This seems worth mentioning:
Every April, the Fraternidade Descendencia Americana gather in the south of Brazil to celebrate a strange and incongruous shared history. “Stonewall Jackson’s Way” is piped out of speakers, chicken is fried, and girls in hoop skirts dance to old Dixie tunes. Men in Rebel-gray uniforms with yellow trim browse dozens of stands of Confederate memorabilia. The Confederados, as they’re known, are the descendants of Americans who fled after losing the Civil War. Now, 150 years later and 5,000 miles away, they continue to gather under the banner of the Stars and Bars to pay homage to their ancestry.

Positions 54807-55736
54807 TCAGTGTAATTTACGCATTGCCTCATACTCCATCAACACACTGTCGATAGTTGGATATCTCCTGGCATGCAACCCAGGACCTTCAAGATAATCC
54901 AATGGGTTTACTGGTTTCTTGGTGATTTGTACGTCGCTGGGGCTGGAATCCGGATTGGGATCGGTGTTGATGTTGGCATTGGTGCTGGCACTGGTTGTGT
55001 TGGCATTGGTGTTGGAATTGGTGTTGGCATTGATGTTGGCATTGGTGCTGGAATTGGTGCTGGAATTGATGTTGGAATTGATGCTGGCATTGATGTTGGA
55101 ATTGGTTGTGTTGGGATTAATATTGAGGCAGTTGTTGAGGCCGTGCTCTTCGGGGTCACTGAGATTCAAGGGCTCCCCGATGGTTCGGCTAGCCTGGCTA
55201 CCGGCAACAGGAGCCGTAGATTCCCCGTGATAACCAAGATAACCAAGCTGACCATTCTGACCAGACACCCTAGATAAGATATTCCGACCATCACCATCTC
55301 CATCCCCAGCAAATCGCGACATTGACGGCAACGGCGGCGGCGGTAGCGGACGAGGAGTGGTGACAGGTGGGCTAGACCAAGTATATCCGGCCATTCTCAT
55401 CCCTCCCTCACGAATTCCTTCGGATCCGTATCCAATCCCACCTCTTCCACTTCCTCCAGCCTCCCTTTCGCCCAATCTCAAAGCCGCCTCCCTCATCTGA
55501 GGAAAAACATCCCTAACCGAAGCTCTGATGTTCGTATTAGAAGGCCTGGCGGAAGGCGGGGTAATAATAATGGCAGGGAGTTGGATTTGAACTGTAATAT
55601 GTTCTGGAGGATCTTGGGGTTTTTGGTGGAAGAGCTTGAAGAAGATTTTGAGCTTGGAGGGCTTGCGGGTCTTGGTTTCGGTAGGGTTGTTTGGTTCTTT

The setting for this festival is Santa Barbara d’Oeste, which abuts a 200,000-person municipality called Americana. It’s there that a long-forgotten enclave of Confederate descendants rebuilt their lives in the years after the War between the States. At a time when the Confederate flag has sparked tension and protests anew across the United States, this small community in South America still celebrates its controversial history with a fervor.